Both supporters and opponents of former Guatemalan dictator Gen. Efraín Ríos Montt (1982-83) took to the streets of Guatemala City on April 20 in response to the abrupt decision two days earlier to suspend his trial for genocide allegedly committed against indigenous people during the country’s 36-year civil war. Human rights activists marched to the Constitutionality Court (CC), where the Center for Legal Action in Human Rights (CALDH) had filed a complaint on April 19 against the suspension. “We’re asking for a court free of pressures, one which can say whether or not there was genocide and crimes against humanity,” CALDH director Juan Fernando Soto explained. Meanwhile, friends and relatives of soldiers marched in the Lourdes neighborhood in Zona 16, putting decals on cars reading: “I love the Army of Guatemala” and “We Guatemalans don’t commit genocide.” (Prensa Libre, Guatemala City, April 21)
The historic trial, which also targeted Ríos Montt’s former intelligence chief, Gen. José Rodríguez, was halted on April 18 shortly before the judges were to begin deliberations on a verdict. High Risk Cases Court judge Carol Patricia Flores Polanco, who was recused from the case in November 2011, entered the courtroom and announced that the Third Criminal Appeals Court had reinstated her as judge in the case, replacing current judge Yasmín Barrios. Judge Flores said the case would have to start over again and all the proceedings in the 17 months since she was recused would be annulled, including the testimony of dozens of members of the Mayan Ixil group who were victims or witnesses of military atrocities. Prosecutors, victims and human rights defenders immediately announced that they would appeal, and Judge Barrios insisted that the trial would continue. (La Jornada, Mexico, April 19, from correspondent; PL, April 20)
Many observers were skeptical about the legal rationale for the suspension. On April 16, two days before the decision, a public declaration appeared warning of the “imminent danger that political violence might reappear” because of the polarization allegedly caused by the case; it was signed by two former vice presidents, two negotiators of the 1996 peace accords that ended the civil war, a former rebel leader and various former cabinet ministers. On April 18 the United Nations-sponsored International Commission Against Impunity in Guatemala (CICIG) issued a press release calling the declaration “an unjustifiable threat against the court”; 1992 Nobel peace prize winner Rigoberta Menchú Tum called on the government to provide security for the witnesses, prosecutors and judges. (Siglo 21, Guatemala City, April 19, from EFE)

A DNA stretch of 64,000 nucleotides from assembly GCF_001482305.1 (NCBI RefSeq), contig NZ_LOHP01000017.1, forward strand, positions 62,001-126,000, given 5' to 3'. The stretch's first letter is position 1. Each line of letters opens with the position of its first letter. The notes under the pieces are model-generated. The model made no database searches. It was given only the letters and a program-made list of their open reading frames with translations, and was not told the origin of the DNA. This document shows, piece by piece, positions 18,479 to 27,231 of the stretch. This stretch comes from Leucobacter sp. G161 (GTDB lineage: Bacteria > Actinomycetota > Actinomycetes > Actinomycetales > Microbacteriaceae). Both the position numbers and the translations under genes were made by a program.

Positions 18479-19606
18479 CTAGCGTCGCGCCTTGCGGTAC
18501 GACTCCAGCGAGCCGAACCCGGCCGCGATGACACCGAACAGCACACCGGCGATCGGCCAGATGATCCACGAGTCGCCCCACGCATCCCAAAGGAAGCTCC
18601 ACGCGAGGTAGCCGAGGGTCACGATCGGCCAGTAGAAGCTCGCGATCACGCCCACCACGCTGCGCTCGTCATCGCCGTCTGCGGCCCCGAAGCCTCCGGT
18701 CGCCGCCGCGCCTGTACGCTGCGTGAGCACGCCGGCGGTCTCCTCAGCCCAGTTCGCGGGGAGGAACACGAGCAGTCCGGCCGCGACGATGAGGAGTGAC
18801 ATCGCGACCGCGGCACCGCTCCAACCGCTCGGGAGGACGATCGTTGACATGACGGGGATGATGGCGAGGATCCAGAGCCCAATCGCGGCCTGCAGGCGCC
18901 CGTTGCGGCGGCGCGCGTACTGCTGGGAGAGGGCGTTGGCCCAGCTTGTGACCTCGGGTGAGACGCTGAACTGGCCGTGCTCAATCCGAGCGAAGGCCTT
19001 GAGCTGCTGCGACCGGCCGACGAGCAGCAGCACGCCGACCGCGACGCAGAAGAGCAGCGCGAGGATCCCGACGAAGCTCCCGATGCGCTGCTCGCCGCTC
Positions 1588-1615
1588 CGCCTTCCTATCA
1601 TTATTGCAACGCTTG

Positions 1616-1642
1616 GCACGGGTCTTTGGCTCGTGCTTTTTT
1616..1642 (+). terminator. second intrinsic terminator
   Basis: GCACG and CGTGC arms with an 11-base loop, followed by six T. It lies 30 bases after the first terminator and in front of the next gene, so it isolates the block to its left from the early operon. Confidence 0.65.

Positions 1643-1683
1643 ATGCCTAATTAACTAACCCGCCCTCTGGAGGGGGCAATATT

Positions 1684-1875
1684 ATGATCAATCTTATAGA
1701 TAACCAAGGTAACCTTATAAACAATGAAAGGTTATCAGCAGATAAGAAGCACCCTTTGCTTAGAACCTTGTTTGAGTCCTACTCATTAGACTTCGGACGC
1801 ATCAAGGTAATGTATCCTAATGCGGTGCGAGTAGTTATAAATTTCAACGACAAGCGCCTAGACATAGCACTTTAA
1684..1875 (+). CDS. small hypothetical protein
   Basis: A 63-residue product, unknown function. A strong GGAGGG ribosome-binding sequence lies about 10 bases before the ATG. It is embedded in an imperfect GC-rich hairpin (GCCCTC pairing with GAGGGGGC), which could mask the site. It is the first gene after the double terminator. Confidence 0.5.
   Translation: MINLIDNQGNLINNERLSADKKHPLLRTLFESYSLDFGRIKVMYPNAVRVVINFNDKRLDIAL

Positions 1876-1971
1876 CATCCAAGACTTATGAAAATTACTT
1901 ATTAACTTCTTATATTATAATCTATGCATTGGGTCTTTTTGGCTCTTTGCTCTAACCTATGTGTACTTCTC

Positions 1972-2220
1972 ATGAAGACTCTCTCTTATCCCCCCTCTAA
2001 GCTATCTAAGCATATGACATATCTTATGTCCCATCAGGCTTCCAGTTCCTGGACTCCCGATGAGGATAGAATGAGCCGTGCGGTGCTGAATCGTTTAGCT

“[B]ehind the decision stands secret intervention by Guatemala’s current president and death threats delivered to judges and prosecutors by associates of Guatemala’s army,” US investigative journalist Allan Nairn reported on April 18, shortly after the suspension was announced. Nairn had been tentatively scheduled to appear as an expert witness on April 15; he covered the counterinsurgency in the early 1980s and interviewed current president Otto Pérez Molina, then an army major known as “Tito Arias” commanding troops in the Ixil region, at the time.
Guatemala’s rulers had agreed to allow the trial to take place “because political forces were such that they had to,” Nairn wrote, “and because they thought that they could get away with sacrificing Ríos Montt to save their own skins.” But their thinking changed when former military engineer Hugo Ramiro Leonardo Reyes gave testimony implicating Pérez Molina in the atrocities that occurred under the Ríos Montt dictatorship. Nairn’s planned testimony was cancelled, since he too could implicate the president, he said. Then “Guatemala’s army and oligarchy rallied…. They started to feel that they had no political need to sacrifice Ríos Montt… On April 16 Pérez Molina said publicly that the case was a threat to peace. On April 18, today, the Ríos Montt genocide case was suspended.” (News and Comment, April 18; Democracy Now!, April 19)
The Ixil witnesses and survivors weren’t about to give up in the face of the suspension, according to Claudia Samayoa, coordinator of the Unit for Protection of Human Rights Defenders of Guatemala (UDEFEGUA). When the decision was announced on April 18, she told the Mexican daily La Jornada, “the indigenous people in the courtroom didn’t cry. We cried; the indigenous people didn’t. Later they explained to us that for them this cancellation, although illegal, is hardly even a setback. They told us: ‘We’ve survived worse. We’ve finally been able to speak out, and we’ll be able to overcome this setback.'” (LJ, April 19)
From Weekly News Update on the Americas, April 21.